Petra Kvitová won her second women’s singles title with a 6:3, 6:0 demolition of Canadian Eugenie Bouchard on Saturday in less than an hour. The win is the 24-yer-old Czech’s second Grand Slam success after triumphing at Wimbledon in 2011. Following that win her form has been intermittent. Kvitová went into the final as the favourite against the young Canadian who was in her first Grand Slam final. Kvitová, who was seeded sixth for the championships, dominated the match, in particular thanks to powerful forehand crosscourt winners.
Petra Kvitová thanked her back up team and family which turned up to witness her triumph. She said her team had worked out a strategy for the final and it paid off. She admitted in the post match interview that she had struggled after her first Wimbledon win in 2011 but hoped that after the second it would be easier. The final was watched by Czech-born nine times Wimbledon singles winner Martina Navrátilová and 1998 Czech singles winner Jana Novotná. Kvitová should move up to fourth ranked women’s player in the world following the Wimbledon win.
The 49th International Film Festival at Karlovy Vary started on Friday night with Oscar winning Oscar winning actor and director Mel Gibson being awarded a Crystal Globe for his lifetime contribution to cinema. Gibson, who admitted it was his first time in the Czech Republic, mixed with crowds of fans and signed autographs before an open air screening of his cult film ‘Mad Max’ from 1979. His last film, Apocalypto, from 2006, will be shown later in the week. He has just finished the filming of Blood Father, in which he stars as a father of an estranged daughter who is being sought by drug dealers.
Gibson’s star guest status at Karlovy Vary has been attacked by Jewish groups in the Czech Republic who highlighted past comments deemed to be anti-Semitic. In an interview at the festival’s launch, Gibson said he had tried to deal with those complaints and dismissed them as ‘just noise.’ The head of the Jewish Community, Petr Papoušek, in a letter to the festival’s organising committee accused Gibson of propagating xenophobic and anti-Jewish sentiments and regretted the film festival had invited him as its star guest. Gibson was criticized for his depiction of Jews in the film, The Passion of the Christ, which he directed and was also caught on tape in an anti-Semitic rant in 2006.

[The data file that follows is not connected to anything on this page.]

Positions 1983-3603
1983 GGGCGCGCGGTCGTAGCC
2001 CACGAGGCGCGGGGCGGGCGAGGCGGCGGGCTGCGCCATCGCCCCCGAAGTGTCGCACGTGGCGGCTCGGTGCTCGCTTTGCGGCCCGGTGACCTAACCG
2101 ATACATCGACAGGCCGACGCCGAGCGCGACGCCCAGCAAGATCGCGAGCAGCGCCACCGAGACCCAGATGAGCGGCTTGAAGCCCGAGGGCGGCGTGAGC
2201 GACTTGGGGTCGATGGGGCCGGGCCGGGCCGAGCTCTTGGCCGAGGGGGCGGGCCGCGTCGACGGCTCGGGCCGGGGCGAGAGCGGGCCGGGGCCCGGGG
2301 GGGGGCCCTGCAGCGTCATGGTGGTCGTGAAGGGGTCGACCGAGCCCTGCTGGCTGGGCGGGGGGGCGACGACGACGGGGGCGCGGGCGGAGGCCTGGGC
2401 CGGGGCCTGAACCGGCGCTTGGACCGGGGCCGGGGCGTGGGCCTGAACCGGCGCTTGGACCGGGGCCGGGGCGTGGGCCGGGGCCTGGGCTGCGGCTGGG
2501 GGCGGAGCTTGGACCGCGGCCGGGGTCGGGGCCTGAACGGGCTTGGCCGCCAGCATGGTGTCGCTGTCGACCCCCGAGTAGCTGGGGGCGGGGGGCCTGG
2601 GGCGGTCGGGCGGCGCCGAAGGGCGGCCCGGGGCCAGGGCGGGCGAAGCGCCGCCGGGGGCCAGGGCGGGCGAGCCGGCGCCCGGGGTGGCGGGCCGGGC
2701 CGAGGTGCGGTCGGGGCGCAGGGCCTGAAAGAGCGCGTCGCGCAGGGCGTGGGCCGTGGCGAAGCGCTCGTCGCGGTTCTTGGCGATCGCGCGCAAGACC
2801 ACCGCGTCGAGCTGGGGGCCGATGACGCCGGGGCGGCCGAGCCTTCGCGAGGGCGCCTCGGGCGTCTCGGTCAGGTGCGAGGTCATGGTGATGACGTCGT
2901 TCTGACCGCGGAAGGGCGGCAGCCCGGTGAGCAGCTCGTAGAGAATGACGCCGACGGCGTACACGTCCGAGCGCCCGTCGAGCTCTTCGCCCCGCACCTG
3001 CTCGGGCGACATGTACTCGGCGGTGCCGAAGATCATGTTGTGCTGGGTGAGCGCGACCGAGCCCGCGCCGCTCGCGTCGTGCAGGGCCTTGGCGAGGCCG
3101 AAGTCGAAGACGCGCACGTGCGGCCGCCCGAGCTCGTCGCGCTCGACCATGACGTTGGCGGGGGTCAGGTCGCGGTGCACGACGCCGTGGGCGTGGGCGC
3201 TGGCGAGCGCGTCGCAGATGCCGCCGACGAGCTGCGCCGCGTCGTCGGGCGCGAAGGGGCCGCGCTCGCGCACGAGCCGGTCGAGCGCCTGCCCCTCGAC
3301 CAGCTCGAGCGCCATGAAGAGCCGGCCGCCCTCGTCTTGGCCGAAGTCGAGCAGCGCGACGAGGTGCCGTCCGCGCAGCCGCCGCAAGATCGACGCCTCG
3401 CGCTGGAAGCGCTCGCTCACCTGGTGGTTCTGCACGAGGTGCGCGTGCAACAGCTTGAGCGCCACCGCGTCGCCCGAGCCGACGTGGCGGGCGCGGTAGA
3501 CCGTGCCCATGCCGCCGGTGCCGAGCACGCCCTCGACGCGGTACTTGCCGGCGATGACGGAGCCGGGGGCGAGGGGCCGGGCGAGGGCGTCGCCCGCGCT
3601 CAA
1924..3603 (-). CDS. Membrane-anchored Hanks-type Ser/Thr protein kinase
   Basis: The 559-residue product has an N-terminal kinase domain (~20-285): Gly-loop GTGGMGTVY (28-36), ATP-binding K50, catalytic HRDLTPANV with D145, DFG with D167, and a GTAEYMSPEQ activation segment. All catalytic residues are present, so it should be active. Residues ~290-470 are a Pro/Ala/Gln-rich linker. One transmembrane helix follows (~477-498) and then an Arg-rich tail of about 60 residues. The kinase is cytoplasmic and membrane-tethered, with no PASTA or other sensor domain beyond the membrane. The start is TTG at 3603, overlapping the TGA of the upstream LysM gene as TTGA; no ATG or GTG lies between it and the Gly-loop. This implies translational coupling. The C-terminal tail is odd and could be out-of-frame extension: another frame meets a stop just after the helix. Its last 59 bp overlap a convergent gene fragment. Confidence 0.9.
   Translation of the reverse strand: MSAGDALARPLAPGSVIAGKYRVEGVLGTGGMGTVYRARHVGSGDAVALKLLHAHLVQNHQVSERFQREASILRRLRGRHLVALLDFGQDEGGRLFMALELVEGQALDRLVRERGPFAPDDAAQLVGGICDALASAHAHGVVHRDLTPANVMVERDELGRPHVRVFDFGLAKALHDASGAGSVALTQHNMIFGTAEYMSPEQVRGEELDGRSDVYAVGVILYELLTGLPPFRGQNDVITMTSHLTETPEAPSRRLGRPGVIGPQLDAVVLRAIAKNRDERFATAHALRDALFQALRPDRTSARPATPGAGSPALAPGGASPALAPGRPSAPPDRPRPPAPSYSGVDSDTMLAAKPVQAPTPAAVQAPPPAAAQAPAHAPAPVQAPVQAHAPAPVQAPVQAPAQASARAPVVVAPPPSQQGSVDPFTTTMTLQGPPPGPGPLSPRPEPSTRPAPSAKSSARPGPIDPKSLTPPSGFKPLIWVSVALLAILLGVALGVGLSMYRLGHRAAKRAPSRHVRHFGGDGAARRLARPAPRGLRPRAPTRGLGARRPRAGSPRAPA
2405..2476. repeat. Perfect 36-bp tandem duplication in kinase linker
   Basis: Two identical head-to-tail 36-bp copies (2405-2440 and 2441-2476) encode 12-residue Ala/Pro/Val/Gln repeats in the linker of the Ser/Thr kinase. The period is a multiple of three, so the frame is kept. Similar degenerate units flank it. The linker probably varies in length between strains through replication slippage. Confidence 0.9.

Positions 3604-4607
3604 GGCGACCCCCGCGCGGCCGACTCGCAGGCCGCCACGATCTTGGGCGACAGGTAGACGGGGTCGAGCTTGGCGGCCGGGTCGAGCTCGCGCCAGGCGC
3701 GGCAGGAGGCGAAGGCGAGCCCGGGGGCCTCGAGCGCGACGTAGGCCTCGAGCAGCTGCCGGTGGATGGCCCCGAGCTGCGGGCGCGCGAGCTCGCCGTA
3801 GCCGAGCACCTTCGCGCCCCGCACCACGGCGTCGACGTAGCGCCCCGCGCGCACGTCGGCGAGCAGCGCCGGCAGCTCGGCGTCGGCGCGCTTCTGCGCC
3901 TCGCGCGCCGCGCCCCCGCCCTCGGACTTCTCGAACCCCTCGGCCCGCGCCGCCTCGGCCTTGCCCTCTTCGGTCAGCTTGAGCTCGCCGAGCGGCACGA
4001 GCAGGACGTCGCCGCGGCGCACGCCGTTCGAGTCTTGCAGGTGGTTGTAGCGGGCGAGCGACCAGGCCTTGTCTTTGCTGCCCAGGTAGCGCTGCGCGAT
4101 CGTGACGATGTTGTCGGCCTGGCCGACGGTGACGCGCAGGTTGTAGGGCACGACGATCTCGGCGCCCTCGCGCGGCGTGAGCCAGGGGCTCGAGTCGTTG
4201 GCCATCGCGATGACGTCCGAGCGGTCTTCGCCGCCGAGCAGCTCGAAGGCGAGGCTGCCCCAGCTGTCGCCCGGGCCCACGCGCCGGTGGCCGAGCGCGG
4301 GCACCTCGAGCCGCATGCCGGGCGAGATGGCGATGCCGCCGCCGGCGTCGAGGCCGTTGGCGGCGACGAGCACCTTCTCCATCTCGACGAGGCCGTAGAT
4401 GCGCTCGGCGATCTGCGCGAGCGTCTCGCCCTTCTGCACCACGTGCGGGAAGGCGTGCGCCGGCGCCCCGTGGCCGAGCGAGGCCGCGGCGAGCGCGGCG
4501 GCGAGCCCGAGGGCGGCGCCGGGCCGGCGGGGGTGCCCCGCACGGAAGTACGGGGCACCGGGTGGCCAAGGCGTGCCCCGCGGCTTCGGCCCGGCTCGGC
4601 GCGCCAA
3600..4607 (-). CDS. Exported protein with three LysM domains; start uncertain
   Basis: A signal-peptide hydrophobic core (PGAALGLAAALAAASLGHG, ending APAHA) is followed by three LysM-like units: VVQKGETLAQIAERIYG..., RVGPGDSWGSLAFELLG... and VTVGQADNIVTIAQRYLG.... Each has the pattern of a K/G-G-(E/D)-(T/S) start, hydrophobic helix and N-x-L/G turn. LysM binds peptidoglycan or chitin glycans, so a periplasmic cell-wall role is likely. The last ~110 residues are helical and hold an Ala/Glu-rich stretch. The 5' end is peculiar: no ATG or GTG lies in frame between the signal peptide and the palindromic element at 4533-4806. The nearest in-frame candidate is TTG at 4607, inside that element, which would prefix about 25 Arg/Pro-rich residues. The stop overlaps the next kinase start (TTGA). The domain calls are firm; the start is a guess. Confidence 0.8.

Police have a lead that on the run Czech businessman František Savov has sought refuge in London. The news server Insider said that police had got information on his whereabouts from wiretaps of conversations. Savov, who has been sought since March in connection with suspected tax evasion totalling billions of crowns, is the owner of a series of the Mladá Fronta publishing house and a series of publications including the business paper E15 and magazine Euro.
Czechs have been marking the state holiday of St. Cyril and Methodius on Saturday. One of the main events was the culmination of the tradition pilgrimage festival at Velehrad in South Moravia at the site where the two saints helped establish Christianity more than 1150 years ago and translated the bible in Slavic languages. In a sermon Prague Cardinal Dominík Duka highlighted how Czechs still owe much to the legacy of the two brothers from Byzantium with the greatest heritage being spiritual not material.
A construction company started work Saturday on making safe part of a steep rock face at Děčín in the north of the country where around 25 tonnes of rocks and heavy boulders fell last weekend. Some of the boulders fell amid houses lower down which have been evacuated. Permission for the work to start was given Friday by the local council. It is hoping that the state forestry company which owns the land will contribute to covering at least half the costs of the emergency work.
Around 400 military enthusiasts with horses and field guns re-enacted the 1866 battle of Chlum u Sadov, north of Hradec Králové, on Saturday. The original battle pitted a 215,000 strong Austro-Saxon army against a slightly stronger Prussian army. The battle gave the Prussians a decisive win in the campaign and the leadership of German-speaking nations in Central Europe for the following decades. Participants in the re-enactment came from across Europe and as far away as the United States. The 1866 battle was the second biggest held on European soil during the 19th century.